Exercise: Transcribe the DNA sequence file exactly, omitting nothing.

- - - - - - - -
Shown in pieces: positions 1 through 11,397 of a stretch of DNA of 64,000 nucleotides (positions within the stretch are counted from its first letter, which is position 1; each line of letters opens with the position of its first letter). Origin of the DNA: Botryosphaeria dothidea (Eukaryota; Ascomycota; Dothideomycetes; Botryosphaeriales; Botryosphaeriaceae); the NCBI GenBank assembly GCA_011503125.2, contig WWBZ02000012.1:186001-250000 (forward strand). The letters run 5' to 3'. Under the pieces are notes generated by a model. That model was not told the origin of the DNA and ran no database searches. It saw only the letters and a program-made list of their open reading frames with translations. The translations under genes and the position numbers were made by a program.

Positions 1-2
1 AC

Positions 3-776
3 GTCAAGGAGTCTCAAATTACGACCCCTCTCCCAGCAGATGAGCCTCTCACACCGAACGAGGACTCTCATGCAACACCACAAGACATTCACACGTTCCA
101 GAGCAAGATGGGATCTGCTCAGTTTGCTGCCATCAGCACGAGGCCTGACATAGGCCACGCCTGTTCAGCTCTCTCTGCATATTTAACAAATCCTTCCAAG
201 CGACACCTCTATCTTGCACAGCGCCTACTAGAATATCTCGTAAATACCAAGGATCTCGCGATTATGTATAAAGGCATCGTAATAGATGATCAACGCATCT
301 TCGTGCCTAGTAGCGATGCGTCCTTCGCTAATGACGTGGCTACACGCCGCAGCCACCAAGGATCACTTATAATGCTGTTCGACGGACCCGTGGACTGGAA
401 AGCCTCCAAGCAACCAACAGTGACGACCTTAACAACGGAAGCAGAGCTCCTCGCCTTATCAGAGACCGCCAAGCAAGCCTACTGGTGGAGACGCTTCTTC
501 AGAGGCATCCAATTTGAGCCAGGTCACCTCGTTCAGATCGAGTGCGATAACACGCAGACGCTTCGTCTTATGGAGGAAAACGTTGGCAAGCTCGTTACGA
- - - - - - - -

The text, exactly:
Shown in pieces: positions 1 through 11,397 of a stretch of DNA of 64,000 nucleotides (positions within the stretch are counted from its first letter, which is position 1; each line of letters opens with the position of its first letter). Origin of the DNA: Botryosphaeria dothidea (Eukaryota; Ascomycota; Dothideomycetes; Botryosphaeriales; Botryosphaeriaceae); the NCBI GenBank assembly GCA_011503125.2, contig WWBZ02000012.1:186001-250000 (forward strand). The letters run 5' to 3'. Under the pieces are notes generated by a model. That model was not told the origin of the DNA and ran no database searches. It saw only the letters and a program-made list of their open reading frames with translations. The translations under genes and the position numbers were made by a program.

Positions 1-2
1 AC

Positions 3-776
3 GTCAAGGAGTCTCAAATTACGACCCCTCTCCCAGCAGATGAGCCTCTCACACCGAACGAGGACTCTCATGCAACACCACAAGACATTCACACGTTCCA
101 GAGCAAGATGGGATCTGCTCAGTTTGCTGCCATCAGCACGAGGCCTGACATAGGCCACGCCTGTTCAGCTCTCTCTGCATATTTAACAAATCCTTCCAAG
201 CGACACCTCTATCTTGCACAGCGCCTACTAGAATATCTCGTAAATACCAAGGATCTCGCGATTATGTATAAAGGCATCGTAATAGATGATCAACGCATCT
301 TCGTGCCTAGTAGCGATGCGTCCTTCGCTAATGACGTGGCTACACGCCGCAGCCACCAAGGATCACTTATAATGCTGTTCGACGGACCCGTGGACTGGAA
401 AGCCTCCAAGCAACCAACAGTGACGACCTTAACAACGGAAGCAGAGCTCCTCGCCTTATCAGAGACCGCCAAGCAAGCCTACTGGTGGAGACGCTTCTTC
501 AGAGGCATCCAATTTGAGCCAGGTCACCTCGTTCAGATCGAGTGCGATAACACGCAGACGCTTCGTCTTATGGAGGAAAACGTTGGCAAGCTCGTTACGA